Originally Published: June 28, 2018 6:07 a.m.
The 10-day weather forecast for Prescott tells the story.
With a zero-percent chance of precipitation expected through July 4, the City of Prescott decided this week that proceeding with fireworks in the current dry conditions would be too risky.
The city put out a news release Wednesday, June 27, announcing that while the July 4 activities would go on largely as planned at Mile High Middle School, the celebration would not include the usual fireworks display.
“Based upon the scientific factors related to the lack of sustained periods of moisture and our current risk for fire, Fire Chief Dennis Light has determined that it is in the best interest of the public’s safety to cancel the fireworks,” the news release stated.
In late May, Light had said he expected to make a decision on the fireworks by July 2 or 3. But this week, he said the lack of rain in the forecast served to move up the decision.
“I didn’t see anything that would change my mind,” Light said of the hot and dry forecast. “In all of the forecasting, there is nothing on the immediate horizon.”
Noting that city officials had been getting more and more inquiries about the likelihood of the fireworks, Light said making the decision this week “was the right thing to do.”
Along with the continuing dry conditions, Light said the numerous obligations of first responders also entered into his decision. With the remembrance for the five-year mark of the Granite Mountain Hotshots tragedy happening this week, along with the rodeo and July 4 parade, he said first responders are already busy.
Also contributing to the cancellation decision: the current Stage II fire restrictions that are in effect throughout the area. Light said the restrictions beg the question, “Why would we allow fireworks when we don’t allow people to smoke outside, or have an outdoor barbecue?”
This week’s decision comes a year after the city opted to also cancel 2017’s downtown fireworks display.
About a month ago, event organizer Eagle Events Management’s Steve Gottlieb had announced plans for a July 4 fireworks display that would have launched from two locations – the roof of the Granite Street parking garage, and the south end of the Mile High field.
Even though the plan came with a fall-out zone to ensure against fireworks-related wildfire, Light said the dry conditions could still have caused issues.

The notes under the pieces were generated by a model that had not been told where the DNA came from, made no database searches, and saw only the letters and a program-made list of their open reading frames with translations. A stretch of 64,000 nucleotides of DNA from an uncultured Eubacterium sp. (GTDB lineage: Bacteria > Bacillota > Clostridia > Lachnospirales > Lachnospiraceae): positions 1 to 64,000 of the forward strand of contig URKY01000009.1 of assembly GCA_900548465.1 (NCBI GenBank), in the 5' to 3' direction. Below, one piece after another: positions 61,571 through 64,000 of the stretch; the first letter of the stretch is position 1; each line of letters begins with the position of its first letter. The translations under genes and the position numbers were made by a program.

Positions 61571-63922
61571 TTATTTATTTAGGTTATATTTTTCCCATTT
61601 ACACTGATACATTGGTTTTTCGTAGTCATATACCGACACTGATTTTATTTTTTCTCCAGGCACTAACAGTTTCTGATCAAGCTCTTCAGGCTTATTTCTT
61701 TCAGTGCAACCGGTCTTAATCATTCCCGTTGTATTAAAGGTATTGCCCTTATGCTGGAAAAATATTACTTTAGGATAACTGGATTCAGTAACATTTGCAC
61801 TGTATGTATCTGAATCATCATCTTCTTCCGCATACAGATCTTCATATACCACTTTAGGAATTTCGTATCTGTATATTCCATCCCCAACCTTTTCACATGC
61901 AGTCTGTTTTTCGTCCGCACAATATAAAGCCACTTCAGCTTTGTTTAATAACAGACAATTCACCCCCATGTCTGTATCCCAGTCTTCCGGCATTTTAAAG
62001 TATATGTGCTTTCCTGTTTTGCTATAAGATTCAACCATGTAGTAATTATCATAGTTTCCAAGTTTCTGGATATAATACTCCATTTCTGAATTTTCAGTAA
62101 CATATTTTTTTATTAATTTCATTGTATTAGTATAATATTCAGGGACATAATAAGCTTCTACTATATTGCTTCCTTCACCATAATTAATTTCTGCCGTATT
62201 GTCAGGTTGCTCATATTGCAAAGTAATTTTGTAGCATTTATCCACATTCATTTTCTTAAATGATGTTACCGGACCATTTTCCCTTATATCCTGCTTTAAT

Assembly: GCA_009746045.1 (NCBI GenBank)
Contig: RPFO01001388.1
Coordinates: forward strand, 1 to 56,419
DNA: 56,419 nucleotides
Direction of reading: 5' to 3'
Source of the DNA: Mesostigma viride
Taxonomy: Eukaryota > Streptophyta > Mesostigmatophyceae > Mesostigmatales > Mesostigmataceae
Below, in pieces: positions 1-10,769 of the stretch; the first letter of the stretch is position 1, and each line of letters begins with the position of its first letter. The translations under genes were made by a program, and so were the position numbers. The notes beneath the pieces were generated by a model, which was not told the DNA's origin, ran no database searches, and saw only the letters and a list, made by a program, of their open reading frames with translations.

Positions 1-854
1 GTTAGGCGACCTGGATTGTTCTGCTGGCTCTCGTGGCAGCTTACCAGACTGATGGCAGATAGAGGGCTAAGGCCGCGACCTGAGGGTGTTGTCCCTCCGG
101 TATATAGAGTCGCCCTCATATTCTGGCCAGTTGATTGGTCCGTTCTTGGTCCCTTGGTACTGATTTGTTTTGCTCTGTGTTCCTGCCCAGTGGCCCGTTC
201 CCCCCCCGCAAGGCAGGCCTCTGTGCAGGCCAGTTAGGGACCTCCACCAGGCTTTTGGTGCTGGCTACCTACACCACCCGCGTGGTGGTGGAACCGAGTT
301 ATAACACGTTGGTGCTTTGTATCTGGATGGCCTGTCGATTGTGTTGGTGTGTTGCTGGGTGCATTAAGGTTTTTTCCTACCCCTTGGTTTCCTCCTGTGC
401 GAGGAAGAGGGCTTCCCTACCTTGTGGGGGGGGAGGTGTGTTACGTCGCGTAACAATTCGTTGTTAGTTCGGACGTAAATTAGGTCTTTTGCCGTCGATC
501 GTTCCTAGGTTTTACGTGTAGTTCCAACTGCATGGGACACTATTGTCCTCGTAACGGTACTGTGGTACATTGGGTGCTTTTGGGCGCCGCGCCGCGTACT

“There are a number of cottonwood trees in the area, where a stray cinder could have been caught,” Light said, adding that the scenario could have led to “a catastrophic downtown fire.”
Prescott Mayor Greg Mengarelli voiced support for the decision to cancel, noting in the news release: “Safety must always be our first priority.”
FUTURE OF FIREWORKS
Prescott Recreation Services Director Joe Baynes said a fireworks display is still expected to happen at Mile High Middle School — just a few months later, and well into the expected the monsoon season.
“We are pleased to announce that we are planning a fireworks celebration at the Octoberfest event on Sept. 22, in support of the Zeitz Sister Cities program,” he said.
As for future years, Baynes and Light say the city is looking at other locations that would be less risky during the typically dry July weather.
“We are looking at some places where we could manage the risk better, but we still need to vet those,” Baynes said Wednesday. “We need to find a more sustainable place, if possible.”
Gottlieb agreed, noting that the community “needs to have a discussion” about the future of July 4 displays — whether it be in a different location or using lasers rather than fireworks.
CELEBRATION WILL GO ON
Meanwhile, Gottlieb said, other than the fireworks, this year’s celebration at Mile High Middle School will go on as planned, from noon to 9 p.m., July 4.
Eagle Events Management’s website at www.prescottevent.net lists a host of activities, including 10 to 12 inflatable waterslides, live music, food vendors, and a beer garden. General admission to the event is $5 per person, and a $10 unlimited pass is available for children for use of the inflatables.
“Even without the fireworks, there will be a full day of family friendly activities planned to celebrate Independence Day,” Mengarelli said.
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